• Check whether your veterinary practice do direct claims with the insurance company you are interested in (where the insurance company pays the vet directly, rather than you paying the vet and then claiming back from the insurance company). If they don’t, it may mean that they have had bad experiences with that particular insurance company in the past.
  • Remember that once you have made a claim for a specific condition, if you decide to change your insurance company that condition will usually be excluded by the new company, so you may be tied to that company for a while.

Direct insurance claims

This is the term used for when you ask your pet insurance company to pay your vet directly, rather than you paying your vet and waiting for the insurance company to pay you.

Veterinary practices do not have to offer a direct claim service but most do as it is easier for their clients, however many practices will set a minimum amount at which you are able to start a direct insurance claim. You will have to sign a claim form to authorise direct payment to your vet, produce a copy of your insurance policy documents and you may need to sign a document saying that you agree to pay for any costs (or the full cost) that your insurance company does not cover.

You will have to pay your insurance excess fee (plus any percentage of costs that are part of your excess), to your veterinary practice and, of course, any costs that your insurance company decides not to cover. Most practices will also charge an administration fee for this service.

Rabbits are often cheap to buy, but can cost as much as a small dog or cat in terms of surgery and treatment for illnesses.

Other useful information

  1. Remember that it is your responsibility as the pet owner and policy holder to ensure that your pet is covered for the condition, illness or problem that you wish to claim for and NOT that of your veterinary practice.  Most practices will be happy to complete a pre-authorisation claim form for you so that you can check whether your pet’s problem will be covered or not, before any expensive treatment or surgery is carried out – Castle Vets offer this service free of charge.
  2. The cost of your pet’s treatment will be exactly the same as the cost of an uninsured pet’s treatment. Castle Vets will not increase the fees charged just because your pet is insured.
  3. Your veterinary practice cannot recommend pet insurers to you unless they have had training from a particular insurance company. They can, however, advise you about different policy types so that you can make an informed decision.
  4. Your insurance company has the right to ask for your pets medical history from your veterinary practice who must provide it when asked. You must make sure that you tell your insurance company about any pre-existing conditions when you take out your policy.
  5. Claims are usually sent with a full medical history and your veterinary practice must declare any pre existing or related conditions when they complete the claim form or if asked by an insurance company.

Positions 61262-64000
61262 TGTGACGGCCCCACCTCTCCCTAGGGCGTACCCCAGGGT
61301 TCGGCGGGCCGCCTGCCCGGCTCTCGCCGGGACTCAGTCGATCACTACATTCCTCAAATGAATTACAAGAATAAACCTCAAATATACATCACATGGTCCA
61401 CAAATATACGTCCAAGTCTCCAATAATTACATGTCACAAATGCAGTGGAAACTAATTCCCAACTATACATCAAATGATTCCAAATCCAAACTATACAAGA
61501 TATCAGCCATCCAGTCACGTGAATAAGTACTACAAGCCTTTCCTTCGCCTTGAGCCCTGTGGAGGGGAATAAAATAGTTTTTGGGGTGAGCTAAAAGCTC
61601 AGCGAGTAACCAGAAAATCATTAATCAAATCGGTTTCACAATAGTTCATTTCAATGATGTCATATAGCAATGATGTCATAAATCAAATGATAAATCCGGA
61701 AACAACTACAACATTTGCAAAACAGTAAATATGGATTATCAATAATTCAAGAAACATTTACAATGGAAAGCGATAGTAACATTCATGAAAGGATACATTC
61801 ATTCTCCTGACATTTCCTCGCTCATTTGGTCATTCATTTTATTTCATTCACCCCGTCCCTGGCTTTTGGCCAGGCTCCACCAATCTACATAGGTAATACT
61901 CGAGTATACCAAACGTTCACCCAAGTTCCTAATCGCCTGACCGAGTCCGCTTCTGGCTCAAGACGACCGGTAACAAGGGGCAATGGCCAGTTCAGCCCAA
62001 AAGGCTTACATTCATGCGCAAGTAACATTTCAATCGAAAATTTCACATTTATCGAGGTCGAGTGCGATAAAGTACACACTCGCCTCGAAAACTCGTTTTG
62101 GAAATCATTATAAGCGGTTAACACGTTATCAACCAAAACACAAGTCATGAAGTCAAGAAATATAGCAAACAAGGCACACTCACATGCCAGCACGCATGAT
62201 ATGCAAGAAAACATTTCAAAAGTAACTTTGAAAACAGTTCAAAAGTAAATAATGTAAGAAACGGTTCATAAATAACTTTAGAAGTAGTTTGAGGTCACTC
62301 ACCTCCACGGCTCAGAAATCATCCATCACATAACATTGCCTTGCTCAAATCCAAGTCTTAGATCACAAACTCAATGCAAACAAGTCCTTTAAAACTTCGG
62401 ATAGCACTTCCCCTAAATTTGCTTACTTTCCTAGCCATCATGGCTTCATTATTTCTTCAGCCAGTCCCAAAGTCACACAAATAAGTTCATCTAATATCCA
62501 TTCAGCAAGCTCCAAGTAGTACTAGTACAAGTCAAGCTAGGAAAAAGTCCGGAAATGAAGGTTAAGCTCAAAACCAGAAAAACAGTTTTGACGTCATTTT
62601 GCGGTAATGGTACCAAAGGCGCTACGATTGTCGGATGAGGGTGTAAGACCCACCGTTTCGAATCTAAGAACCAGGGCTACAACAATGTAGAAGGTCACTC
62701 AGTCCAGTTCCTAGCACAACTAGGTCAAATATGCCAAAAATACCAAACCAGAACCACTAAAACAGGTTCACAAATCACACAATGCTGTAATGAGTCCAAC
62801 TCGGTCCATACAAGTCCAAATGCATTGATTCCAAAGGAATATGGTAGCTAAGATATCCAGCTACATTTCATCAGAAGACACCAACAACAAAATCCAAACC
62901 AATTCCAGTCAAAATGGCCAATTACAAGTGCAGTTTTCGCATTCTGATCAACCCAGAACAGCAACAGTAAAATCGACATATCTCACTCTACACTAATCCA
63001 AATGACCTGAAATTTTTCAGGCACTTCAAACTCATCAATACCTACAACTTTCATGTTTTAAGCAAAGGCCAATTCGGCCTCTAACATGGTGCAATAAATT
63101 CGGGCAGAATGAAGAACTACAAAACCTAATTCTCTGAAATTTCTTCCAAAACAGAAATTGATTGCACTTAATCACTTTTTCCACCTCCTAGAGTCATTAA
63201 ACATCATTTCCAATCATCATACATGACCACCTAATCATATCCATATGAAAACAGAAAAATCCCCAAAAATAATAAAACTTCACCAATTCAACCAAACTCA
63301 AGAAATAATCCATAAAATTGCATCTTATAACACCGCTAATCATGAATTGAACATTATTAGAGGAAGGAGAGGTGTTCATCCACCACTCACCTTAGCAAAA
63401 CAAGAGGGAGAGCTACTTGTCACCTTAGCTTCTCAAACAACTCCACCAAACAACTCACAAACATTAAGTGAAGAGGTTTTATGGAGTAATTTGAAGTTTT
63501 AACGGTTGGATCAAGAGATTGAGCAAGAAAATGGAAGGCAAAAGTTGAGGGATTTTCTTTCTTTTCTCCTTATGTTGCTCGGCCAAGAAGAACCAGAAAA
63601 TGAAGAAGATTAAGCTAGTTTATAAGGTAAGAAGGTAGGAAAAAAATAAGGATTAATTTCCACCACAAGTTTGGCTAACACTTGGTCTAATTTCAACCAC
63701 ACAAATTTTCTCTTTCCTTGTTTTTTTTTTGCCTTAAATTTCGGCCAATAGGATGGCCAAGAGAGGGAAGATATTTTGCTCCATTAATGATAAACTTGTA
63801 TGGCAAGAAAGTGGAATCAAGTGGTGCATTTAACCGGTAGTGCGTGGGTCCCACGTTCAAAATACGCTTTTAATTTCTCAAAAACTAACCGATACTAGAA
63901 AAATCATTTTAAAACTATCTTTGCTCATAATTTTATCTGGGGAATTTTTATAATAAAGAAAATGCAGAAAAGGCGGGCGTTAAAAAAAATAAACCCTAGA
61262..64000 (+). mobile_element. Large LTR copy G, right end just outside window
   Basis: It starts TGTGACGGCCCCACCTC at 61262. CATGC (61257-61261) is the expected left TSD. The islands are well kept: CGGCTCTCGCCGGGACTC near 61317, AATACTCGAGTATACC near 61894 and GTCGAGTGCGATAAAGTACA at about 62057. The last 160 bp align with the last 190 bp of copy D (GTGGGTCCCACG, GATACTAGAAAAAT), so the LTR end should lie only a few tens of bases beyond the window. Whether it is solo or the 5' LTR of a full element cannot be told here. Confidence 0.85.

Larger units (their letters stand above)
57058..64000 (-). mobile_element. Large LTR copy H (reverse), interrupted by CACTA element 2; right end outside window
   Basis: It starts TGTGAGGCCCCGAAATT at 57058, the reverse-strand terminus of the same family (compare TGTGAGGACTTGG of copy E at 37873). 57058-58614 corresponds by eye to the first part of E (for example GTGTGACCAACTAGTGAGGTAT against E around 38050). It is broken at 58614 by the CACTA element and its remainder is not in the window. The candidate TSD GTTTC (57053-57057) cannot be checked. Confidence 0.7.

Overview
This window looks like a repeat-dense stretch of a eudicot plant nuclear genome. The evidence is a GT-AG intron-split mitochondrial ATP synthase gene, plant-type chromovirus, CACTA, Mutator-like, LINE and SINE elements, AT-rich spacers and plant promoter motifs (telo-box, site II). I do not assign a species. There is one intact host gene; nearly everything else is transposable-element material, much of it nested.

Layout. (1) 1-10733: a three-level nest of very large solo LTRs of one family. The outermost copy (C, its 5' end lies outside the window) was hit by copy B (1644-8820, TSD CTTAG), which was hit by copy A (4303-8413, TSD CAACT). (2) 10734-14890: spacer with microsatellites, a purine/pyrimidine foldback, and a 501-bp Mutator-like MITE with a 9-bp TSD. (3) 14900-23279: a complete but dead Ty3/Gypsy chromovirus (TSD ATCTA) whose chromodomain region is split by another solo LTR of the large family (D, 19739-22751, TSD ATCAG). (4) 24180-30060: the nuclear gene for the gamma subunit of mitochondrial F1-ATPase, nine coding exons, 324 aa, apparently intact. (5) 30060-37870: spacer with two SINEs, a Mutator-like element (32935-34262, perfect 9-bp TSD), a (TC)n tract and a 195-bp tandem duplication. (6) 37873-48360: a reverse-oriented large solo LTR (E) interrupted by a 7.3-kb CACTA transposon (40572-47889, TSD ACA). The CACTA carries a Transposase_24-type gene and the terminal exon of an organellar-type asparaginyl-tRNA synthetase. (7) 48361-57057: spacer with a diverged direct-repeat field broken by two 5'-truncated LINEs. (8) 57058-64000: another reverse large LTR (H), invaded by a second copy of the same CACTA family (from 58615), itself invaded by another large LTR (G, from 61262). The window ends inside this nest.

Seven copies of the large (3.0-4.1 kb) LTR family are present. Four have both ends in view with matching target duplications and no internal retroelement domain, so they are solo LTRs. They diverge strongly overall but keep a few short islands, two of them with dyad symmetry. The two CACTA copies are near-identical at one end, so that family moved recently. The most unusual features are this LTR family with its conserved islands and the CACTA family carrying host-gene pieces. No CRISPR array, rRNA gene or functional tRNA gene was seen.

6. Your vet may charge you an administration fee for processing a  claim and your insurance company is unlikely to cover this cost. Usually veterinary practice only charge this for direct claims.
  7. Some insurance companies allow the veterinary practice to send claim forms electronically for a faster service, so it is worth asking your practice if they can do this.
  8. It is your responsibility as the owner of the animal to pay for any treatment not covered by your pet insurance policy.
  9. When the insurance administrator at your veterinary practice (this will a usually be a nurse and not a your vet!) completes an insurance claim form it is unfortunately not just as simple as signing the bottom of the form; each claim takes time, because clinical notes need to be read thoroughly and claim invoices need to be produced. Large practices will have a very high volume of claims to deal with, so it may take a few weeks for an insurance claim to be processed.

Dog breeds that may not be covered by standard pet insurance (or who may be more difficult to find pet insurance cover for)

It is always a good idea to check that you will be able to insure your chosen breed of pet before you purchase them, especially if you want a rare breed or to import an unknown breed.  The following list has been gathered using information from a few of the more popular insurance companies.

  • Any dog banned in Great Britain This includes any ‘type’ defined in the Dangerous Dogs Act 1992, considered to match the description of a prohibited ‘type’; any breed crossed with these dogs.  You may be able to get third party cover for these dogs.
  • Woking dogs including those used for herding, hunting, shooting, racing, trade, or business  – You will need special insurance for these dog
  • Akita (only some insurance companies)
  • Alapaha Blue Blood Bulldog
  • American Bandogge / Bandogge Mastiff
  • American Bully
  • American Foxhound
  • American/Irish Staffordshire Bull Terriers
  • Anatolian Karabash
  • Anatolian Shepherd Dog
  • Anglican Bulldogge
  • Australian Dingo
  • Azores Cattle Dog / Brazilian Mastiff
  • Biewer Terrier (we don’t know why some insurers don’t cover them!)
  • Braque du Bourbonnais
  • Brazilian Dogo
  • Bucovina Shepherd Dog
  • Bully Kutta
  • Canary Dogs / Presa Canarios
  • Cane Corsos
  • Caucasian Shepherd Dog / Caucasian Ovcharka
  • Czechoslovakian Wolfdogs / Sarlooswolfhounds
  • Dogo Argentino / Argentinian Mastiff
  • Fila Brasileiro / Saint Miguel Cattle Dog
  • Foxhound (some insurance companies)
  • French Gun Dog
  • Greek Harehound
  • Greek Shepherd / Hellenikos Poimenikos
  • Irish Staffordshire Bull Terrier
  • Istrian Hound
  • Japanese Tosa / Tosa Inus
  • Karabash
  • Korean Jindo
  • Northern Inuit Dogs
  • Olde English Bulldog
  • Pariah
  • Pit Bull Terrier
  • Racing Greyhounds
  • Sabueso EspaƱol
  • Shar Pei (some insurance companies)
  • Thai Ridgeback
  • Turkish Kangal
  • Utonagan
  • Wolf dogs / Wolf Hybrids

Further Information

If you would like more information you can contact Castle Vets on 0118 957 4488 for an appointment with one of our veterinary nurses.